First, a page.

Scatterings image

Breast tissue computationally stained using data from FT-IR spectroscopic imaging. Left to right: H&E stain (pink, blue), epithelial cell stain (brown) and Masson's trichrome (blue, red). Credit: R. Bhargava, University of Illinois

Spectroscopic data from a single infrared scan may give pathologists and researchers all the information they need to analyze a tissue sample, reducing the processing time and the cost associated with traditional tissue staining protocols (Technology, doi: 10.1142/S2339547815200010). The digital molecular pathology technique, developed by researchers and clinicians from the University of Illinois (USA), can quickly identify multiple markers without destroying the sample. This is important because tissue samples are often limited and histopathology results are important in time-dependent settings like drug response assays and disease diagnoses.

Traditional tissue staining protocols often require several steps and involve chemical dyes that can damage cells. The University of Illinois’ new digital technique uses Fourier transform infrared (FT-IR) spectroscopic imaging to produce spectra indicative of the cells’ chemical composition. The spectral data are processed with a computer algorithm that translates them into chemical stain patterns. Unlike physical staining, a pathologist can apply multiple computational stains to a single sample. Computational staining also eliminates imaging artifacts that occur when dyes aren’t applied evenly to a tissue sample.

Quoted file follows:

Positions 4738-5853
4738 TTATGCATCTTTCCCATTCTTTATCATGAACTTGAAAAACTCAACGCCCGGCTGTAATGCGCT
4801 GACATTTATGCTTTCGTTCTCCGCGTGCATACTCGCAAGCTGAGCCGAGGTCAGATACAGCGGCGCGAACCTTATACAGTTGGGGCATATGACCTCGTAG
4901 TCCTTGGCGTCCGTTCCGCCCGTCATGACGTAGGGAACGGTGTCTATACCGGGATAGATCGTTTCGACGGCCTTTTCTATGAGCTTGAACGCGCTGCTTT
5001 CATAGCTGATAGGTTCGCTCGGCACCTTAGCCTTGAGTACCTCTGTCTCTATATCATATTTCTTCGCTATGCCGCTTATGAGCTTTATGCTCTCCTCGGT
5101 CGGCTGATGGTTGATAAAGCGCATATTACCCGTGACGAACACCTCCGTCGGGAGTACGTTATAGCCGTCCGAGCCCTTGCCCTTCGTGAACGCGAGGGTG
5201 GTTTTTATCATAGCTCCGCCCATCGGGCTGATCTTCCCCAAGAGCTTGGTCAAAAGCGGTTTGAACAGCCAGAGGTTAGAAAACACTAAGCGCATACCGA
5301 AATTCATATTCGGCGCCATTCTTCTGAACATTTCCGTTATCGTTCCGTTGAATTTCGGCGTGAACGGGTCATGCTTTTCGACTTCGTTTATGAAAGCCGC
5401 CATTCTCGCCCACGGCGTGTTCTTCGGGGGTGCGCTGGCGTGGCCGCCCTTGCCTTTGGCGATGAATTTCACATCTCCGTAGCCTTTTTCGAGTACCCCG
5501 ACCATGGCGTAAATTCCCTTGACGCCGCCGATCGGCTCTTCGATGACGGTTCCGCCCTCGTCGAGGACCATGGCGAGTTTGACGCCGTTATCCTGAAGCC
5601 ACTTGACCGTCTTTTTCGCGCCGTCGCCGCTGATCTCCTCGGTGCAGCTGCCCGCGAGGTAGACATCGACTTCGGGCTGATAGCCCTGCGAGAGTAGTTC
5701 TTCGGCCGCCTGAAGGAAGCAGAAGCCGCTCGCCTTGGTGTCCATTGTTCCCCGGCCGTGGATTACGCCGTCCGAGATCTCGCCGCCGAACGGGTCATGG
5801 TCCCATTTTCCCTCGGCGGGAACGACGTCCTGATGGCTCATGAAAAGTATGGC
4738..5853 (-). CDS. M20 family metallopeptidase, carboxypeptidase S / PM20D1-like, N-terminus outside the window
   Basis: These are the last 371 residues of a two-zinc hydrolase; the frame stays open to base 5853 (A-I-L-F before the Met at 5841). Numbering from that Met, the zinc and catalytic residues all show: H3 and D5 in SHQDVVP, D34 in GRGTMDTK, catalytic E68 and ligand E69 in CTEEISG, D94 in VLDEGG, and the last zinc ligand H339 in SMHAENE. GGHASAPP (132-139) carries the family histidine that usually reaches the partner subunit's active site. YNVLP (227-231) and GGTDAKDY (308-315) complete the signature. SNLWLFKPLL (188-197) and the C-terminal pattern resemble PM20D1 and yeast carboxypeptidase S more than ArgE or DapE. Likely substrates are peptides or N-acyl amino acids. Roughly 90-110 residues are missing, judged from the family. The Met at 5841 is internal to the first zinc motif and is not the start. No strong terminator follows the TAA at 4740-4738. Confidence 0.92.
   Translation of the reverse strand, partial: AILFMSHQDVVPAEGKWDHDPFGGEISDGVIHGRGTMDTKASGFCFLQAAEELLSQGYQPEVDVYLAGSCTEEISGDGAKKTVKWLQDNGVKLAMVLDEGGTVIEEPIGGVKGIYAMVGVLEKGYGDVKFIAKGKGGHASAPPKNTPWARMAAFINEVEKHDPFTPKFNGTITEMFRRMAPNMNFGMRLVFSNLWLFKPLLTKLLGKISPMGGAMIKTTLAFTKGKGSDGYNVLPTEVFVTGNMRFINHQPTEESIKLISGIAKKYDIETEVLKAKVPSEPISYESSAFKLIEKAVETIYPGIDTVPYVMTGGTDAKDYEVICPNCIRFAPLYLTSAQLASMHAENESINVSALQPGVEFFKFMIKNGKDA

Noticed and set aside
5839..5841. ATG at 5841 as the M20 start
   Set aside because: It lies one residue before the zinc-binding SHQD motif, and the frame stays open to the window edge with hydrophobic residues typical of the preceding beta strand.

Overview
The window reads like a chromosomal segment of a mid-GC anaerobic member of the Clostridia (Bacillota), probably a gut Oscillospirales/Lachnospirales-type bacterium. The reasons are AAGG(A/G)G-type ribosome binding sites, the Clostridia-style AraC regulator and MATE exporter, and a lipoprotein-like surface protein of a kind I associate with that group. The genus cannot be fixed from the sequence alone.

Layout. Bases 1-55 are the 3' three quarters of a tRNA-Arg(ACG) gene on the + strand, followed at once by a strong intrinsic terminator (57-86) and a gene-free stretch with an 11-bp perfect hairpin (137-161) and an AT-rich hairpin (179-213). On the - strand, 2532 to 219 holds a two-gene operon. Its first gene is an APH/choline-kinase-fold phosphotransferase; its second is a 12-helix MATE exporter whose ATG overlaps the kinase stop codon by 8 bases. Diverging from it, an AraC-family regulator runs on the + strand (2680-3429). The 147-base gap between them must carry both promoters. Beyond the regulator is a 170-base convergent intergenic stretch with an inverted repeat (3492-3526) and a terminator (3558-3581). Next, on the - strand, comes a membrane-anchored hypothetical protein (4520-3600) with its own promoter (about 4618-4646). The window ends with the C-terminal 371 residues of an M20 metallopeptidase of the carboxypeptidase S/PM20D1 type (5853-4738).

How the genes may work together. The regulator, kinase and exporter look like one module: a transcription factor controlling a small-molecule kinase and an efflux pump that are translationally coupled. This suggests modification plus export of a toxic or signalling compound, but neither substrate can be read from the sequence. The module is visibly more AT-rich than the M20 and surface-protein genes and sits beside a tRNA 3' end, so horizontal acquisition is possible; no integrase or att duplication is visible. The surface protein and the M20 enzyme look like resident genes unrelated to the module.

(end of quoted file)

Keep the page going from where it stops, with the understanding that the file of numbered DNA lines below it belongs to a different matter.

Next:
The team, led by Rohit Bhargava, used human tissue samples to compare their computational stains with five common physical stains: hematoxylin and eosin (H&E), Masson’s trichrome stain, high molecular weight (HMW) cytokeratin, smooth muscle alpha actin and vimentin. Their new technique reliably replicated the physical stain patterns.

Using FT-IR spectroscopic imaging, “Any sample can be analyzed for desired stains without material cost, time or effort, while leaving precious tissue pristine for downstream analyses,” says Bhargava. The authors believe digital molecular pathology could enhance researchers and clinicians’ ability to make “molecularly informed decisions in the microscopic analyses of tissue.”